Friday, December 14, 2007

O, Christmas Bread ...

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Over at the Intrigue Authors blog (Did I mention we're giving away free books? ), Ann Voss Peterson wrote yesterday about traditional Christmas foods. Which started me thinking about my grandmother's Christmas Bread.

While I'm sure I've mentioned before that my mom is from Honduras, most people don't know that my dad's side of the family is Czech--my grandma and grandpa were the children of new immigrants from "the old country," and still speak fluent Czech. In fact, my dad took Grandpa to the Czech Republic a few years ago, and apparently the citizens there were fascinated with how he spoke, because, when you think about it, his Czech is more than a century old and sounded as old-fashioned to them as a time traveler speaking 19th-century English would sound to us.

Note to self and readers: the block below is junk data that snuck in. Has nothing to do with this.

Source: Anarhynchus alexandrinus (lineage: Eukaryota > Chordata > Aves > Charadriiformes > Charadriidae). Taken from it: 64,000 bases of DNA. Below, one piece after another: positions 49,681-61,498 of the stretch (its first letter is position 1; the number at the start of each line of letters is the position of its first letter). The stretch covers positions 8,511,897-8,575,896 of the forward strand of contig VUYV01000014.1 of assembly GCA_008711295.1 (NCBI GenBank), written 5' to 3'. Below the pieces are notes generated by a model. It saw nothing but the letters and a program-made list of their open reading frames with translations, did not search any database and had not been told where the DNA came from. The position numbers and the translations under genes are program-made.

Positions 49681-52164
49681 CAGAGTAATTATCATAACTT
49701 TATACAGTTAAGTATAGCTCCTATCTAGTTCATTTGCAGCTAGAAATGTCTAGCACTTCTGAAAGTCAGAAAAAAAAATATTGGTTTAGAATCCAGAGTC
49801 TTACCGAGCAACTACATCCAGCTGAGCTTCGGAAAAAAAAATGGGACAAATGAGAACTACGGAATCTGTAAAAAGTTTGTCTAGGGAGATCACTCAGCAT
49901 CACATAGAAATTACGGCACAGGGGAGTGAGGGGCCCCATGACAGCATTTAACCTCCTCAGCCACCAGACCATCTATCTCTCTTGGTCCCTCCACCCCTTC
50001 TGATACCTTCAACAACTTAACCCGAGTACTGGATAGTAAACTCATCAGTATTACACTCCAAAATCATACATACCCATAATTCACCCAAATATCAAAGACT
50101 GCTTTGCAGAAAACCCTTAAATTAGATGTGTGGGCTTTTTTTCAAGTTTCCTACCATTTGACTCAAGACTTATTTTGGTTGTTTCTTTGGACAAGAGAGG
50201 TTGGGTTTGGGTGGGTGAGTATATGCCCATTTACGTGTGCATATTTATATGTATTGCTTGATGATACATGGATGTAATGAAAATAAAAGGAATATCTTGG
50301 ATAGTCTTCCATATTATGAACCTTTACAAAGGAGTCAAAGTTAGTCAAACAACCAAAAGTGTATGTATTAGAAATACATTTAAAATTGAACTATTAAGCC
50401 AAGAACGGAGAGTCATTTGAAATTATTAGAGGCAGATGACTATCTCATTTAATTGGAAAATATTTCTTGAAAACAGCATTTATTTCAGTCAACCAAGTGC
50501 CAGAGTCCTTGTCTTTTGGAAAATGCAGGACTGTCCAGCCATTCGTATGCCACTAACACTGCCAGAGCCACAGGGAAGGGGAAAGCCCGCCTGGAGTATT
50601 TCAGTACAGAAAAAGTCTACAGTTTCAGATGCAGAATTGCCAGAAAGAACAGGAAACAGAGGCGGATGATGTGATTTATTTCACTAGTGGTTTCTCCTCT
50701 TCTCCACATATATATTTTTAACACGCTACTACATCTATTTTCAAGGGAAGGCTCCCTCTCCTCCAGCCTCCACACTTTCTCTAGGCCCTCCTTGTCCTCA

As much as I adore them, I have to confess that the Czech side of my family leaves me somewhat bewildered sometimes. My dad and his brothers never pick up the phone and call each other. And when they do come into contact, they can be oddly formal. Dad adopts what we've come to call his Formal Work Voice, which is about an octave deeper than his normal speaking voice and stiff as all get-out. "HI!," Dad will boom when he sees one of his brothers--doesn't matter if it's been a few moments or several months since they've last seen each other. "Yup," my uncle (any of them) will grunt in reply. They'll stand there with their hands in their pockets for a moment, and then inevitably drift away from each other to go watch football in companionable silence.